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On January 17, 2007, Austin had a rare ice storm. As a photographer who lives in the warm climate of central Texas and who much prefers heat to cold, I was nevertheless happy for a chance to try my hand at getting pictures of the sort I’ve envied northern nature photographers for. To that end, I dressed in a sweater, gloves, thigh-high waterproof boots, and a well-padded winter jacket with a hood, and carefully walked the half-mile downhill to Great Hills Park. There I found, among other crystalline wonders, the branches of a poverty weed tree, Baccharis neglecta, bowed down by the weight of the ice encrusting them:

Look more closely at this abstract view of ice encasing lichens on a branch:

Ice did nothing to dim, and may even have enhanced the saturation of, the red fruits on a possumhaw tree, Ilex decidua. (You recently saw a non-iced view of possumhaw fruits from much farther away.)

And oh the retributive delight of all those who suffer in January from allergies set off by the pollen of Ashe junipers, Juniperus ashei, to find the twigs of that tree smothered in ice:

More nice ice next time.

© 2018 Steven Schwartzman

Written by Steve Schwartzman

January 17, 2018 at 4:55 AM

Frostweed ice: toward abstraction

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The extrusion of ice by frostweed (Verbesina virginica) is a great natural phenomenon. Austin’s temperature stayed mostly below freezing from the morning of January 1st, when I went down to Great Hills Park to take my first photographs of the new year, through this morning, when I returned for a second round of frostweed pictures, even more than two days earlier. Frostweed ice offers an opportunity for photographic abstractions, and that’s what you’re seeing here. Unlike the picture you saw last time, which involved flash, today’s images were made by natural light, which necessitated wider apertures that produced a softer feel.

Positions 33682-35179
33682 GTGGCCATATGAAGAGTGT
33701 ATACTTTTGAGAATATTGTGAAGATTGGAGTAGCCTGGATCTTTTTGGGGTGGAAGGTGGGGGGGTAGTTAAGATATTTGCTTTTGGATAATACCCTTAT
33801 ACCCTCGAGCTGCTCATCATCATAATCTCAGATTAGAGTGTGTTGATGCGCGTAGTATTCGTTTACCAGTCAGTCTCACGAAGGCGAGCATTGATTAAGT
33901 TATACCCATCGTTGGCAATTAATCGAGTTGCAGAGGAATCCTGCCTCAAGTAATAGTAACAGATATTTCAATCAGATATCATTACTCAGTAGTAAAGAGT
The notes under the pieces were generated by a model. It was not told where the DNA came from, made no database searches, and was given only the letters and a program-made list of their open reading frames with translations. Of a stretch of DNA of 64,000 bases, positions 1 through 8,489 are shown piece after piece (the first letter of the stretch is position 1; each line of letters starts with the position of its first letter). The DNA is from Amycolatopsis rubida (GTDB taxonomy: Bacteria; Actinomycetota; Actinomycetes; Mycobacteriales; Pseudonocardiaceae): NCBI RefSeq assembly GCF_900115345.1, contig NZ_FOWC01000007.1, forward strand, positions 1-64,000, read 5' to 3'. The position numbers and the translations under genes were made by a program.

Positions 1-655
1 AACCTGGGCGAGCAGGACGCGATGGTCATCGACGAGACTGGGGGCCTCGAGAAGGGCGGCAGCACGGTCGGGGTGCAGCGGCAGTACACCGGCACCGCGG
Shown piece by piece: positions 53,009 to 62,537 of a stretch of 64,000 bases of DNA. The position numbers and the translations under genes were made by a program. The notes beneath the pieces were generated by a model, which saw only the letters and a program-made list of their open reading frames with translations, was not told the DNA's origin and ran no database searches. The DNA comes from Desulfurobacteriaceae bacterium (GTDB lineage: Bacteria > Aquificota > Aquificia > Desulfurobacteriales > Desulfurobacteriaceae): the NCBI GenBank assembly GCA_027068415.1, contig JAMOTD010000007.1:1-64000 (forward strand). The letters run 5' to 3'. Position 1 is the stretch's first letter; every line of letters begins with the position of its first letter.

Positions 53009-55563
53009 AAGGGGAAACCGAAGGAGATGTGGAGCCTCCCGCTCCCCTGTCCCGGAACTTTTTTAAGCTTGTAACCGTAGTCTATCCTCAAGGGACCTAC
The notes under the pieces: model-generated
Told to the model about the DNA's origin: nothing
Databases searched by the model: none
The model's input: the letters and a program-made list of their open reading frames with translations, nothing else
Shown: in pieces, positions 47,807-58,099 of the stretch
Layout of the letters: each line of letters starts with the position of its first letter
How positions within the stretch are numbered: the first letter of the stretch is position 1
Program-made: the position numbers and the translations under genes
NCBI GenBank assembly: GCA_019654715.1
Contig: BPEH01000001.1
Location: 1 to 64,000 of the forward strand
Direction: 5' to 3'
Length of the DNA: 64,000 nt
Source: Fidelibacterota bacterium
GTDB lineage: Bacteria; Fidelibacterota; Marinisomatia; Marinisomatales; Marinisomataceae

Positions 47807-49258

© 2018 Steven Schwartzman

Written by Steve Schwartzman

January 3, 2018 at 6:00 PM

Red and green redux

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Continuing with yesterday’s red-and-green theme, here’s an abstract picture showing the fruit and out-of-focus leaves of thimbleberry, Rubus parviflorus, in Waterton Lakes National Park, Alberta, on August 29th.

The Rubus species that’s widespread in Austin is R. trivialis.

© 2017 Steven Schwartzman

Written by Steve Schwartzman

December 26, 2017 at 5:00 AM

Red Rock Canyon

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On August 28th we entered Alberta’s Waterton Lakes National Park and checked out Red Rock Canyon.

Red Rock’s red rocks rock! Graceful grades of gray greatly enhance the red.

© 2017 Steven Schwartzman

Written by Steve Schwartzman

December 6, 2017 at 7:45 PM

C-ing is B-lieving

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Don’t you think this view of a bespidered grass seed head from far north Austin on October 12th warrants a better grade than the C it proclaims?* Speaking of academics, perhaps the C is an emblem of my undergraduate days at Columbia. Or maybe the C stands for the Canon camera I used to take the picture. If you see the C as standing for something else, here’s your chance to speak up.

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* In case you’re unfamiliar with American schools, work is graded from A, the highest quality, down through D, the lowest that’s still considered marginally passing. Failing work gets a conveniently alliterative F.

© 2017 Steven Schwartzman

Written by Steve Schwartzman

December 5, 2017 at 4:47 AM